The Long Lynn Isenberg Interview, Part Two

October 5th, 2005 · 1 Comment
by Booksquare

Cover for My Life Uncovered by Lynn IsenbergYesterday, we explored the dead business, today we explore a business that can scare people to death: marketing. Lynn embraces self-promotion with a zeal that is awe-inspiring (also a zeal that would send a weaker constitution to the naps). She looks at what has worked for her, what hasn’t worked, and how promoting her new book impacts her first novel.

You essentially self-financed your the tour for your first book (My Life
Uncovered). Is Red Dress Ink supporting this tour?

I am my own entertainment marketing and pr firm. Red Dress Ink has been a wonderful back up support system, but they don’t finance author book tours. I don’t think any publisher finances an author’s book tour unless the author is of a John Grisham or Stephen King or Nora Roberts caliber. Based on my experience in the entertainment industry, I find the publishing industry on the whole to be incredibly antiquated in their marketing approaches. But that’s okay. It gives me wide open space to be incredibly creative and playful with my own marketing — which I have TM’d as “Narrative Marketing.” Everything I do now is under my umbrella company — a Narrative MarketingTM Agency called Focus Media, Inc. Focus is an acronym for Finding Opportunities Creating Unified Success, because at the core of me, is the desire to inspire others and be a catalyst for positive change. Like Madison, I love connecting the dots — whether its in business or interpersonal relationships. Under Focus Media, Inc. I create organic narrative driven branded entertainment properties for myself and for others whom I believe in. My approach is also holistic. I believe you need to look at the sum parts that make up the whole. So I like to be involved in creating the content of those sum parts that will include organic built-in narratives to drive the product, brand or lifestyle from conception through distribution.

Marketing dollars are scarce for most authors. How did you prioritize your
spending? What was worthwhile and what was a waste of money?

I cut back on my book tour this time, choosing to do less and spreading the travel out so that I would have time to rest and work in between and not wipe myself out. I also decided to dovetail my book tour with other events; so an invitation to a bat mitzvah in Toronto got coupled with a reading, and a desire to go to Charleston, SC where I’ve never been turned into a birthday present trip for my mother coinciding with a reading. What’s worthwhile is stopping in every bookstore of every airport I’m in and signing books and promoting it to travelers and booksellers. Well, I’m not so sure how worthwhile it is, but it’s fun and exciting.

As for prioritizing my spending — part of it is an experiment to put a little money in many different aspects of marketing to test the waters and see which ones work best. The 300 pink handkerchiefs turned out to be a big hit — now people ask me to sign them as limited editions. The branded coffee sleeves and bookmarks with calendars (a la The Funeral Planner) also received wonderful reactions. But I carefully chose promotional marketing items that were an organic fit to the narrative. The media training was definitely worth the money. The website for both the novel, the grief guidebooks and the business was the best thing I ever did. Hiring an outside pr firm — not so sure — I think there’s no one better to promote your novel than yourself. And ultimately, it was more cost effective for me to hire an assistant and do it myself as I did before, unless you have big bucks to pay or can make it a pay or play deal. I can’t say much more than that — because these experiences and findings are going into one of my next novels.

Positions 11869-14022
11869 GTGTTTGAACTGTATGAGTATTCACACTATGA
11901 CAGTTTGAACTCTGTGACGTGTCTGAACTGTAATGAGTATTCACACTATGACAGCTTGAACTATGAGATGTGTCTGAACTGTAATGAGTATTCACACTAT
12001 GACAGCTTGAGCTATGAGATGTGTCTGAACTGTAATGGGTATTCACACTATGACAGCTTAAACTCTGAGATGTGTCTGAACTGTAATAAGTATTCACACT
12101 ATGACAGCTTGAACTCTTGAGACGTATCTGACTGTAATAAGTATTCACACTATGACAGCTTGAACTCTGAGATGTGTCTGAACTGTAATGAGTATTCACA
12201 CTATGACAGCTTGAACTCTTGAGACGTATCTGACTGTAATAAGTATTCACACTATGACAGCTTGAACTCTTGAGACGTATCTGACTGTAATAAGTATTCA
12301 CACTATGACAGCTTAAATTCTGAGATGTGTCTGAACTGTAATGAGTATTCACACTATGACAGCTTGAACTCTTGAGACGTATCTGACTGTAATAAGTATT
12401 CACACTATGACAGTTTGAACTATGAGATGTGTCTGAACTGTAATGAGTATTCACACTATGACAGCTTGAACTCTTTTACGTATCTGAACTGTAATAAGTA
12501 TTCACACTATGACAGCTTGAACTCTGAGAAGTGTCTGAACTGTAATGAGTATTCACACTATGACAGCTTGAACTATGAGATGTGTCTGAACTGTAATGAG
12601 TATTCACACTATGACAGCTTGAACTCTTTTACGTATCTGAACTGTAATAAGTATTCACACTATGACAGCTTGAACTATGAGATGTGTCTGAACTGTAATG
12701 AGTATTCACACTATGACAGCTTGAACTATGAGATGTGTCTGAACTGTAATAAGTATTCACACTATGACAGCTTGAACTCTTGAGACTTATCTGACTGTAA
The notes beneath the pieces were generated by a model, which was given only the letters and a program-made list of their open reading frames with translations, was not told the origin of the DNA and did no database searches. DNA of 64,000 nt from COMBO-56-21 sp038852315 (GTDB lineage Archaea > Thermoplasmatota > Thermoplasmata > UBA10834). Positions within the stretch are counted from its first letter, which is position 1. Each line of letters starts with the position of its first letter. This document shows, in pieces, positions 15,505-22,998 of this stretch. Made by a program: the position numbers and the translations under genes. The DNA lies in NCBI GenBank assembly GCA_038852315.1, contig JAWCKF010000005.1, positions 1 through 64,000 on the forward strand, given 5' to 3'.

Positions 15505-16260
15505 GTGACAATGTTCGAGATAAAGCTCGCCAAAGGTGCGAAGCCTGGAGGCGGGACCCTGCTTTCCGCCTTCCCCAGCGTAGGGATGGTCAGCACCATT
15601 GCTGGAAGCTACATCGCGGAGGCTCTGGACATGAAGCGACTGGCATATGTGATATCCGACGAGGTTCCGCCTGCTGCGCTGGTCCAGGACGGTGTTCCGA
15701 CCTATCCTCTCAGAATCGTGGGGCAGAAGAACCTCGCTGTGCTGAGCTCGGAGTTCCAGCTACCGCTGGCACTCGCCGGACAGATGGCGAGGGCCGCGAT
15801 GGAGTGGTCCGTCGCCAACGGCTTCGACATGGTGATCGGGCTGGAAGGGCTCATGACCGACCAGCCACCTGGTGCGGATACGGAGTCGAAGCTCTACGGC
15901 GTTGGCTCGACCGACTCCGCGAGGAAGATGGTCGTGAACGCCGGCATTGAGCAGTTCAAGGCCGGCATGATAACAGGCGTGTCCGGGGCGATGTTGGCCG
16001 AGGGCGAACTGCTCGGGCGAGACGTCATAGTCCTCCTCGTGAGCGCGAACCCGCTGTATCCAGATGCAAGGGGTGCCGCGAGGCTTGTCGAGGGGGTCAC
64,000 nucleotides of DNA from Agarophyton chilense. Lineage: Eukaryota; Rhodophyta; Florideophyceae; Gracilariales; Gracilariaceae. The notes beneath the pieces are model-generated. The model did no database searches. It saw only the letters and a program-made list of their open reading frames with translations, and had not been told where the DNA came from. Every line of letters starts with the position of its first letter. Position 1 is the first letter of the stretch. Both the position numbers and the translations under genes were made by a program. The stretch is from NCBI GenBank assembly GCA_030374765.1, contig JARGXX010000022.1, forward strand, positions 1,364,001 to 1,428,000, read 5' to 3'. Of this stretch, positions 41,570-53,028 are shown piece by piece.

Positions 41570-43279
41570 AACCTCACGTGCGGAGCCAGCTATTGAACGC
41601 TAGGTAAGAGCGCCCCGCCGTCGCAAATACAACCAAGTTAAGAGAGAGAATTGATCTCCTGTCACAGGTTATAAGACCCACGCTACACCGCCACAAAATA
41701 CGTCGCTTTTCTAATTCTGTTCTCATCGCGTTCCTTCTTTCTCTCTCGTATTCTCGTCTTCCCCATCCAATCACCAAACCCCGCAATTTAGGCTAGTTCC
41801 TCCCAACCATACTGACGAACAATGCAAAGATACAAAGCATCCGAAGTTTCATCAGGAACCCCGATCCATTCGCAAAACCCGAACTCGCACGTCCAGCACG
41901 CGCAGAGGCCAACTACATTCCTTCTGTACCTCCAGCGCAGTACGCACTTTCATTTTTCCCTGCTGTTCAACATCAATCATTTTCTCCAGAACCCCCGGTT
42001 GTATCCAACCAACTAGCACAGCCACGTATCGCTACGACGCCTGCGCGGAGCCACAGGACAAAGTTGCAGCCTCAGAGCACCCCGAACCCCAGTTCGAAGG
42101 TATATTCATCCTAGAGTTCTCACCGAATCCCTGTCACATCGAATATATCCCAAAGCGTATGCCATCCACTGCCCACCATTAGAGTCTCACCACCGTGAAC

How does one go about setting up a book tour? It seems so easy, but surely
the details are daunting?

Again, this is going into a novel, so I can’t say too much — but I think this happens to be natural fit for me. When I was 8 years old I wrote a story called The Tall Tale of King C. My story and I were chosen to represent my school at Oakland University’s Young Author’s Conference. My mother recently reminded me that I was so proud of my unexpected accomplishment that I called the local paper, The Birmingham Eccentric, to tell them about it, but when I called the operator for the number I apparently asked for the Birmingham Excedrin. My mother said I was promoting my work then and I’m still doing it now. Of course, I eventually learned to divine the difference between painkillers and characters with free-wheeling imaginations.

Unlike many authors, you wholeheartedly embrace the essential self-promotion
aspect of the job. Where does this marketing savvy come from?

I think I answered this in the question above. I guess at the core, it comes from a deep sense of pride. I’m proud of my work and I’m not afraid to share that. I believe that I have something valuable to share and that if it inspires me — it will inspire others — because in a deep spiritual sense — we’re all one anyway. So my self-promotional desires come from pride and my marketing savvy comes from a playful competitive spirit to see just how clever I can be against my own wit. I like to outwit my own wit, if you will.

I imagine that part of the business of writing is developing a marketing
strategy. Is this true, and, if so, what are the key elements to consider in
developing a plan?